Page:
With an enthusiastic cheer from the grandstand, the horses head for the far turn and into the homestretch. Trotting at full speed, one of them puts a head in front as he and his driver cross the wire—the winners! But wait a minute—trotting at full speed? A driver? That’s right, because this isn’t a Thoroughbred horse race, it’s a harness race, and this is a Standardbred.
A Different Kind of Racehorse
TROTTING: The same gait that you use in an English riding lesson, the highly skilled Standardbreds can trot at a speed far faster than you’ve ever attempted on horseback—more than 30 miles per hour! Most horses only trot at around 8 to 10 miles per hour. The trot is a two-beat gait; it’s also a diagonal gait, meaning that when a left front hoof is in the air, its diagonal right hind hoof is also. Likewise, when the right front hoof is in the air, the diagonal left hind hoof is moving the same way.
PACING: A pace is a specialty gait that some Standardbreds can perform. Like the trot, it’s also a two-beat gait, but this time the legs on each side work together, known as moving laterally. When a horse paces, his left front hoof is in the air at the same time as his left hind (see photo above). The same is true on the right side of the horse. Generally, a pace has the potential to be a bit faster than a trot, and more Standardbreds race at a pace than a trot.
Because some Standardbreds excel at trotting and others at pacing, Standardbred races are divided into specific races just for trotters and others just for pacers.
A Horse with History
You might wonder what the word Standardbred means—where did it come from? Back in the 1870s, horses weren’t permitted to be registered in the breed’s stud book unless they could travel specific distances in specific “standard” times, like a mile in 2 minutes 30 seconds.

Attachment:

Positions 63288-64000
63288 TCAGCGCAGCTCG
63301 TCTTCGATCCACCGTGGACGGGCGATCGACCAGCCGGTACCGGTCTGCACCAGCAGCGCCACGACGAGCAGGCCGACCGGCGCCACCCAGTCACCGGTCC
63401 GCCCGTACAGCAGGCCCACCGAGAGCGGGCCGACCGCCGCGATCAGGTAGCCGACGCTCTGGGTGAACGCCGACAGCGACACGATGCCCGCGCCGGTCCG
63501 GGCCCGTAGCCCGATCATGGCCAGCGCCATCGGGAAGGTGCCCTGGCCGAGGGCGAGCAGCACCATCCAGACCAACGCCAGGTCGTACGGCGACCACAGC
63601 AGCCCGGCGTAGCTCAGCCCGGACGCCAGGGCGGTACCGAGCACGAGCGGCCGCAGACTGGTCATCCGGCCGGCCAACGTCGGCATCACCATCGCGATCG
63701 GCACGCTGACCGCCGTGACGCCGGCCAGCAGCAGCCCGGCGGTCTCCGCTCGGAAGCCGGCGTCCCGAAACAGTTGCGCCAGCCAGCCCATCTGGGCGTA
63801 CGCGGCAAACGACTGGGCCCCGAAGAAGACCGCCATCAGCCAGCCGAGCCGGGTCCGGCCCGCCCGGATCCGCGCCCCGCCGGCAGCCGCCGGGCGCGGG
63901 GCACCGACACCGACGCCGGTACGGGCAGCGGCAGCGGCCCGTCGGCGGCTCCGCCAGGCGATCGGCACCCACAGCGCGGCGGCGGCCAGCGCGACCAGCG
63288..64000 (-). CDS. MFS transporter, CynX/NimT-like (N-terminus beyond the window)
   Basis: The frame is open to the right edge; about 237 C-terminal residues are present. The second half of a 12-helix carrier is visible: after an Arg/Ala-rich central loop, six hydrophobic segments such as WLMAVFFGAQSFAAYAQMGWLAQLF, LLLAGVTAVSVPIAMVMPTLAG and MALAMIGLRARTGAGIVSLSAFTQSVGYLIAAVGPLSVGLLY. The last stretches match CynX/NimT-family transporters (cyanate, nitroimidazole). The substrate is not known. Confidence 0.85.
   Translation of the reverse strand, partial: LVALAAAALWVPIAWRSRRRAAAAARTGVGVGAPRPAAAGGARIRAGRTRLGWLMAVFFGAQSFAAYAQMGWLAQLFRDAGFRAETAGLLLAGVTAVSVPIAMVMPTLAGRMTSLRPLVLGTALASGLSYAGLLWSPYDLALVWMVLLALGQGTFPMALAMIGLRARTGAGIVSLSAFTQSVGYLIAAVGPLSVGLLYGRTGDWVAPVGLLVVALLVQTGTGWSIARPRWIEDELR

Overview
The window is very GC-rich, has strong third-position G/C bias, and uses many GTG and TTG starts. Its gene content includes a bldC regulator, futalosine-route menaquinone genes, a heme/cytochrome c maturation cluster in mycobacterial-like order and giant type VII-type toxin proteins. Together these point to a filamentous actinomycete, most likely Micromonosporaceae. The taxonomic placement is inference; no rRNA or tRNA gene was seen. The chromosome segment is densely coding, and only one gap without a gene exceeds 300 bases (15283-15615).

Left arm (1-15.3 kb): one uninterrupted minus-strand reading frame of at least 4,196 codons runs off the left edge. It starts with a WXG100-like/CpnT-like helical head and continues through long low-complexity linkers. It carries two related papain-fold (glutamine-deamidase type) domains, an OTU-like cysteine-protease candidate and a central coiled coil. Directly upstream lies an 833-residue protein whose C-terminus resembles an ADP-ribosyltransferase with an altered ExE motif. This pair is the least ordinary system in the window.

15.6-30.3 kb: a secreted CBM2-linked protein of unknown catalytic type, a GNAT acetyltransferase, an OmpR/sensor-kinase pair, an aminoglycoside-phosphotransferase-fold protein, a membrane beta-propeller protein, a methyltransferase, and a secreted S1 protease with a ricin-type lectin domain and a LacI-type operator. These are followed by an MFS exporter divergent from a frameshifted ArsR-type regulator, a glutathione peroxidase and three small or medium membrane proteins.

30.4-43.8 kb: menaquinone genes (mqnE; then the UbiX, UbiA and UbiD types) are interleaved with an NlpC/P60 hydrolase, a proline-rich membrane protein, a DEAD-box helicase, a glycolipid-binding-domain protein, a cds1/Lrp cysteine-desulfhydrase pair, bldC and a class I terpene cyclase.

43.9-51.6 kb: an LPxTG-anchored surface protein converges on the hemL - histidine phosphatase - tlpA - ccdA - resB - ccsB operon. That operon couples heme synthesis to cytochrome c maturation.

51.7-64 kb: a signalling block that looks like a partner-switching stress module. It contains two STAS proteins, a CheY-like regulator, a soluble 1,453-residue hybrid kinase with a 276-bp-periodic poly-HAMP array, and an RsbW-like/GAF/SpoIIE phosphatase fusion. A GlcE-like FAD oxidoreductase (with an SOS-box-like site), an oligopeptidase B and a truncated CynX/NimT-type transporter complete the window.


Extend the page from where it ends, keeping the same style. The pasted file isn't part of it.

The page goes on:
While harness racing has a long history in the United States, it wasn’t until about the 1850s that the Standardbred breed as we know it today began to form, combining a mixture of various horse breeds to produce a talented trotting machine, including Thoroughbreds, Hackneys, Morgans, Narragansett Pacers and others.
Similar to the Morgan, one particular foundation sire is greatly responsible for making the breed what it is today. The Standardbred breed was impacted quite a bit by a stallion named Hambletonian 10; in fact, the annual Hambletonian Stake harness race is named after him.
Standardbreds are generally a bit shorter than Thoroughbreds, with the average height of about 15.2 hands. The overall body type of the Standardbred is usually a bit longer than the Thoroughbred, and Standardbreds tend to exhibit a sturdy, solid build.
Beyond the Track
But wait a minute—don’t assume that Standardbreds are only for racing. Because Standardbreds are often docile and enjoy the company of people, many excel in jobs other than racing.
Standardbreds are also used for riding and compete successfully in shows under saddle, over fences, and in dressage and western pleasure. They’ve been used for endurance races and also for just taking a quiet ride down the trail. They can be taught to canter instead of trotting fast with a little bit of retraining. You never know, a Standardbred might be just the horse you’re looking for!
1849: Standardbred foundation stallion Hambletonian 10 is born.